In between exterminating and eradicating whatever screwed-up aspect of society was in his crosshairs each week, John Oliver used his HBO show Last Week Tonight to educate the public about net neutrality. When he ended his net neutrality segment by telling viewers to submit comments about the subject to the FCC, he didn’t just overwhelm their servers; he also inspired forward-thinking state legislation in the northwestern corner of the country.
Washington State Sen. Cyrus Habib, a Democrat, has introduced a bill that would allow residents of his state to testify about proposed legislation over the Internet.
The bill, S.B. 5267, is titled “Ordering development of processes to allow prerecorded video testimony and written testimony on pending legislation.” Its key passage reads as follows:
It is the intent of the legislature to establish 18 processes to allow the public to provide testimony on pending 19 legislation through prerecorded videos and written statements in an 20 effort to provide additional access to the legislative process and 21 opportunities for the public to provide testimony on legislation.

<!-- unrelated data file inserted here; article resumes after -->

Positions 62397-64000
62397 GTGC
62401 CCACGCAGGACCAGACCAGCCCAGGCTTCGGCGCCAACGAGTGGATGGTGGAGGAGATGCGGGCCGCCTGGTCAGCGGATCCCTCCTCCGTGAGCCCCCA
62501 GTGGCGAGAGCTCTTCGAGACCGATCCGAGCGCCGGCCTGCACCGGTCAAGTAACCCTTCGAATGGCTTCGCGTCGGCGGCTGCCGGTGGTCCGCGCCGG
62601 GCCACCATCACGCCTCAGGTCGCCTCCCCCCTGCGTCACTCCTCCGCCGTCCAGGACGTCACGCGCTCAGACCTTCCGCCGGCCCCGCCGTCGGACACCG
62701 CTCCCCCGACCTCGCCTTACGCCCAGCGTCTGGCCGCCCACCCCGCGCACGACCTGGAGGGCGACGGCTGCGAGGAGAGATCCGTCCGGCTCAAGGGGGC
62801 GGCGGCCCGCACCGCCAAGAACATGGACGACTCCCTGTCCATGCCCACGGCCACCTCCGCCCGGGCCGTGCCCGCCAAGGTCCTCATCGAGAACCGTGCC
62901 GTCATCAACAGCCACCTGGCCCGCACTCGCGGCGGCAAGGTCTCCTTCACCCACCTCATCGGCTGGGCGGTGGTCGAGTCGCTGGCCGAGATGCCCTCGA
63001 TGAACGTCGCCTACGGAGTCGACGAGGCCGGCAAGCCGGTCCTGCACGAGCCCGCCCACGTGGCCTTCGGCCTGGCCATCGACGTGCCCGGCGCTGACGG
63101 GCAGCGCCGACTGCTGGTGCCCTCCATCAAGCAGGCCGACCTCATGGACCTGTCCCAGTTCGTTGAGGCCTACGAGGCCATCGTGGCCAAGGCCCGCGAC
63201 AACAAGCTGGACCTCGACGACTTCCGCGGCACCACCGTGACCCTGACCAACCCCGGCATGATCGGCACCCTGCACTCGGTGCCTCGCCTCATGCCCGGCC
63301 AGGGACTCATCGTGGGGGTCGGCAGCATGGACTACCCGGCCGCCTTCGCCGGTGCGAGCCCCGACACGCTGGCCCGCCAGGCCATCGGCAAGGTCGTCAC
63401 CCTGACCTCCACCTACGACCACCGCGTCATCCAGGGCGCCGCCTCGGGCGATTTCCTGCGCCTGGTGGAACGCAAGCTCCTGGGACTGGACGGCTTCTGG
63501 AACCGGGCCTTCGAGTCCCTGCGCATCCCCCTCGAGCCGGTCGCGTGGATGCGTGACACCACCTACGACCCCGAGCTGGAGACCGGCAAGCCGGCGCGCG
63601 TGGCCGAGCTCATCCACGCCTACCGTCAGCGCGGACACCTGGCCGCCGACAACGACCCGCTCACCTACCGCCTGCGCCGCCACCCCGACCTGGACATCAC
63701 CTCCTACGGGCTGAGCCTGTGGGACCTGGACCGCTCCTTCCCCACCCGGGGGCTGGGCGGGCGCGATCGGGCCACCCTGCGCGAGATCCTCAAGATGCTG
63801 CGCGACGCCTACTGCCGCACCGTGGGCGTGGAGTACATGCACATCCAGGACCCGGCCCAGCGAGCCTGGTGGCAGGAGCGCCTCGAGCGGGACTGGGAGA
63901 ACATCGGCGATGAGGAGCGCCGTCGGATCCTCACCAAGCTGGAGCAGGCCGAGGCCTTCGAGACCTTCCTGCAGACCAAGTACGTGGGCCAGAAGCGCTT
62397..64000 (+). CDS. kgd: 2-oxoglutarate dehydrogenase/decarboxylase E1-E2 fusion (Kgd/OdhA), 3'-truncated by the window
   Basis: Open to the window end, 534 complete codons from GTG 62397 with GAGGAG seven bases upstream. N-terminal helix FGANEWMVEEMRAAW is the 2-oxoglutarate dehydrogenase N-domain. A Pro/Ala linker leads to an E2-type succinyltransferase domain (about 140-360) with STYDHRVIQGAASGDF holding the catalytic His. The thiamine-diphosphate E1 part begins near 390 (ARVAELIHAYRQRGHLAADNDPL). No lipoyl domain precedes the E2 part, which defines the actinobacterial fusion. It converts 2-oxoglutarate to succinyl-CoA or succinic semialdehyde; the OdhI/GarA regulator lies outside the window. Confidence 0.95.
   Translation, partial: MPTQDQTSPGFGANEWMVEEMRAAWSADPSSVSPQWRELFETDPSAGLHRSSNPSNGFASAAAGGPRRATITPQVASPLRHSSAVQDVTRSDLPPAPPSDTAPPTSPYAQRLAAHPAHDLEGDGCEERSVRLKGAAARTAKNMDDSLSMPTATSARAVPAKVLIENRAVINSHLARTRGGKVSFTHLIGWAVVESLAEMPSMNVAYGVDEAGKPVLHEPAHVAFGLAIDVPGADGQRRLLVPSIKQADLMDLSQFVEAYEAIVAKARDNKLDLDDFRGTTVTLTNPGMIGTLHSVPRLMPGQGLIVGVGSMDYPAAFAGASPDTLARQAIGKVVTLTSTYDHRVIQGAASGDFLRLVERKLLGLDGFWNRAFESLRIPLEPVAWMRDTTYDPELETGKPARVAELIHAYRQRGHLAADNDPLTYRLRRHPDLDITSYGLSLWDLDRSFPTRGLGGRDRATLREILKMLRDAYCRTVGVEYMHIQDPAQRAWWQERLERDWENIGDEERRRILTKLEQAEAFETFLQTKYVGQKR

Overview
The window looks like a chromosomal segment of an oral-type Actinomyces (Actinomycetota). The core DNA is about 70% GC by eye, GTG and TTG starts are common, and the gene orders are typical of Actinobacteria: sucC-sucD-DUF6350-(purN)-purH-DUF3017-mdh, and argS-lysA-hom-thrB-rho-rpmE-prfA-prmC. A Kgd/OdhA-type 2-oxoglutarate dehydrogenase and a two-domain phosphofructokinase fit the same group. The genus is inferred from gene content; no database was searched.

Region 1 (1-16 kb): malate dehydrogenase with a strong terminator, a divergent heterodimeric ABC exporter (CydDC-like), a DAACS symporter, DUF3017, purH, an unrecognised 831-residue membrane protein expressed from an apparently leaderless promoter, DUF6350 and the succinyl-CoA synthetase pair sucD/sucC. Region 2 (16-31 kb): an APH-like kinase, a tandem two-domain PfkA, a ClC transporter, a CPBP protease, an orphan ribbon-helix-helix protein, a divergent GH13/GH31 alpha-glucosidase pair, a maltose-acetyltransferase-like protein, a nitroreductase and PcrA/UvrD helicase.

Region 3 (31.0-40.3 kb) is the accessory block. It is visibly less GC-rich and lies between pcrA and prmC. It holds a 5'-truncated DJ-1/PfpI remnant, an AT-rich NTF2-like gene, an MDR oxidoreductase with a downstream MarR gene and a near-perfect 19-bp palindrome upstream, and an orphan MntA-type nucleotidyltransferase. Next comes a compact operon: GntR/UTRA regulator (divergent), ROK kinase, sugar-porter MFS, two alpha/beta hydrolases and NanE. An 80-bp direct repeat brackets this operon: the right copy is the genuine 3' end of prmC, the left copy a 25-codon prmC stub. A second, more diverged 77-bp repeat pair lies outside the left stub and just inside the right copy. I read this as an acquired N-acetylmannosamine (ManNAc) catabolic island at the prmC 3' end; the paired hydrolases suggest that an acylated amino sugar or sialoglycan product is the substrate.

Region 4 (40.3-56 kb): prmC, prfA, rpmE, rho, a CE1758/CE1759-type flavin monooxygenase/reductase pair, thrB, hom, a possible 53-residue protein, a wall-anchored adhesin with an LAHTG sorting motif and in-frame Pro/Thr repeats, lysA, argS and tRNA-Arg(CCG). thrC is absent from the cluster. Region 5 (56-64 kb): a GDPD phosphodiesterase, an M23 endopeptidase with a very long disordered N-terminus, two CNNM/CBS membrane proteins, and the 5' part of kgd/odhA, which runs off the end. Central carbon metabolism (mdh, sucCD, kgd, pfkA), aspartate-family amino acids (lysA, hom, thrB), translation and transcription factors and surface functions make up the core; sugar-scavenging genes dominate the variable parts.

“It’s hard to get even five ordinary people—not paid lobbyists—to come down [to Olympia, the state capital,] and testify,” Habib told The Stranger, a Seattle-based newspaper.
Habib explicitly cited Oliver’s FCC segment, and the ensue tidal wave of viewer comments to the FCC, as evidence that the public wanted to weigh in, but didn’t always know how to do so.
“Here’s a guy who likes to take boring topics and make them interesting,” Habib said. “If you can do that for an administrative process like the FCC on net neutrality, imagine the level of interest in issues people are even more familiar with at the state level.”
Sen. Habib introduced his bill on Friday, Jan. 16. It had its first public hearing in the state Senate’s government oversight committee on Monday, Jan. 20.
“Never read the comments” is one of the Web’s most common refrains. For the sake of Washington state politics, let’s hope its legislators partially ignore that entreaty.
Last Week Tonight returns to HBO on Sunday, Feb. 8. In the meantime, watch John Oliver’s epic net neutrality rant again.
Photo via Last Week Tonight/HBO